Tuesday, December 17, 2013

Pending cert petitions seeking clarification of Williams

An anonymous reader has pointed out that the second petition for certiorari in Turner v.  United States, No. 13-127, one of the cases that was GVRed (grant, vacate, remand) in light of Williams v. Illinois, came before the Supreme Court's conference on Friday but the Court did not take any action.  (The case was originally distributed for the conference of September 30, but before hen the Court requested a response form the Government, so the case was relisted.)  It may well be that the Court realizes that it needs to do something in light of the confusion created by the fractured decision in Williams, but it has not yet decided which case to take.  There are several others pending.  The Court has already requested a response from the State in Brewington v. North Carolina, No. 13-504, filed in October, and the State's response is not due until February 3.  Derr v. Maryland, No. 13-637, was filed on Nov. 20, Ortiz-Zape v. North Carolina, No. 13-633, on Nov. 21, and Cooper v. Maryland, No. 13-644,  on Nov. 22.  If readers know of other cases, I'd be glad to learn of them.  It looks like something might be brewing.  Comments welcome! (And I am hoping to post more on this blog in the next several months than I have in the last several!)


Anonymous said...

You're Back When The Time Is Right.

Anonymous said...

Most of the links to the briefs and other references to the post in October are already dead.

Dead links do not aid in comprehension.

Also, is there any way on the comments page to show the DATE on a comment. Currently, it just displays the time which makes some of the comments hard to follow.

Anonymous said...

I know you do not like Giles but this ruling would seem to fly directly in its face. It's difficult to comprehend how Giles could win and this guy could lose given how similar the facts are.


paul said...

Happy New Year Professor Friedman. And thank you for posting this important CC information.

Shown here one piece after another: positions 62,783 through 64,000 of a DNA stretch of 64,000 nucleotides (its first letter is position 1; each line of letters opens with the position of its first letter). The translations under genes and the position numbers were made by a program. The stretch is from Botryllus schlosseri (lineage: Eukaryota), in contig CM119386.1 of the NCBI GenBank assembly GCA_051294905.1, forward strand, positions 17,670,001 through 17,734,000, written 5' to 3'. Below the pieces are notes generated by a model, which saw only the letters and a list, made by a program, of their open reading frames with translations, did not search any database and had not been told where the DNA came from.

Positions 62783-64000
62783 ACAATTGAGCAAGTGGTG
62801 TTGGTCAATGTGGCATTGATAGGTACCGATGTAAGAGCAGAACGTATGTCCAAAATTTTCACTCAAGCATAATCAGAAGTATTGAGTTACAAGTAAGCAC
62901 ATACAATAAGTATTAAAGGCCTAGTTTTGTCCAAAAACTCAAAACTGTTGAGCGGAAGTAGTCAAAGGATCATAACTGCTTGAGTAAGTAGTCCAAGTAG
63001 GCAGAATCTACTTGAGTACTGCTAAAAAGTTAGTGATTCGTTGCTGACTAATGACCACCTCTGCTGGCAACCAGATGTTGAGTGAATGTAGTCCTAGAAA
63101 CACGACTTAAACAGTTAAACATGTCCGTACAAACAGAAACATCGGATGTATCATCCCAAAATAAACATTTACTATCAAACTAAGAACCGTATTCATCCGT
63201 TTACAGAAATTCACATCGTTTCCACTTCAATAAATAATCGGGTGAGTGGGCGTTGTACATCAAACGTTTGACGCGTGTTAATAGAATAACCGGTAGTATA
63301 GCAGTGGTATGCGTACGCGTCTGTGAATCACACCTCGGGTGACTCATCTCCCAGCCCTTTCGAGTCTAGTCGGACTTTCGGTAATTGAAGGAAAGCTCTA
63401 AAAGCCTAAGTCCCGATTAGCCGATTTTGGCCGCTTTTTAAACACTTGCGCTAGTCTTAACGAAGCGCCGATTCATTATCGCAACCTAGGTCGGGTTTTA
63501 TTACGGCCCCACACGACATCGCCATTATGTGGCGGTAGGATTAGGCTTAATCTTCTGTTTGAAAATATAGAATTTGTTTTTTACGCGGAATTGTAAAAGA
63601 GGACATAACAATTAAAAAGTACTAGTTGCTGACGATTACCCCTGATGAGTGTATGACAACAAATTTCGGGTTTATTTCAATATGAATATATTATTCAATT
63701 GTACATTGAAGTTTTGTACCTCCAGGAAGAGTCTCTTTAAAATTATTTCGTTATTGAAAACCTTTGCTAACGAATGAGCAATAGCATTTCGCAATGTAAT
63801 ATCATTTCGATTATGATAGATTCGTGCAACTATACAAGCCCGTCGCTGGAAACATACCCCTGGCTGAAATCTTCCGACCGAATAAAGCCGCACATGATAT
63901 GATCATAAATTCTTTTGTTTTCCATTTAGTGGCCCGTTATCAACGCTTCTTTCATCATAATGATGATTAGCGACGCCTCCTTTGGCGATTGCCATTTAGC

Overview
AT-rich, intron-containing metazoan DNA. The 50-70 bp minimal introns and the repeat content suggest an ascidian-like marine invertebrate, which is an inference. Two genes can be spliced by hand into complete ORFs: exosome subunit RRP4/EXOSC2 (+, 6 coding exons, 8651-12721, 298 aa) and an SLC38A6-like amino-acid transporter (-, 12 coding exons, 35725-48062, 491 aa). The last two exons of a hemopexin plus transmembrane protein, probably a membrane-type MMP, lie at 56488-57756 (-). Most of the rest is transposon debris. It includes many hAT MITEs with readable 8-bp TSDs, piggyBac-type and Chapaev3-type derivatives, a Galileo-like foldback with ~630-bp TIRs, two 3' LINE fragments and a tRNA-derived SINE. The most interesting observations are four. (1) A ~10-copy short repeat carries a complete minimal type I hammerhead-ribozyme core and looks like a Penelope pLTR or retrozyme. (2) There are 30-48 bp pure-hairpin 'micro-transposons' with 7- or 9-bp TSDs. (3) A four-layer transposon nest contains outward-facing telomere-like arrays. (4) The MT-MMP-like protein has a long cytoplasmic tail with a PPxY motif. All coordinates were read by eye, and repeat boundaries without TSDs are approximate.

Even if the Court takes up one or more of the cases, I simply don't see how the Court will be able to use any particular case to refine its seemingly hopelessly fractured CC doctrine.

One the one hand you have Kennedy, Roberts, Alito & Breyer who have stated that a hearsay declarant is not a CC "witness against" a defendant unless the primary purpose of their statement was to accuse a targeted person of a crime.

On the other hand, you have Scalia, Ginsburg, Sotomayor & Kagan who apply a much broader definition of "witness against," along the lines the lines of the objective witness formulation.

And, holding the trump card, is Thomas who one can argue holds the most categorical view of the CC's protection, requiring formality/solemnity, unless a prosecutorial motive to evade confrontation exists.

So who is going to blink? Not the Scalia block. Not Thomas. Is there a crack in the Kennedy led foursome? Breyer has swung both ways, but appears to be solidly in the "accuse a targeted of a crime" camp.

In the end, unless one or more of the justices are willing to alter their most recent opinions in Williams, it seems as though the only thing that would be accomplished by granting cert. in one or more of the cited cases is a determination of whether that particular case falls into the holding in Melendez-Diaz or Bullcoming. And if it doesn't, it would fall right back into the muddled Black Hole of Williams.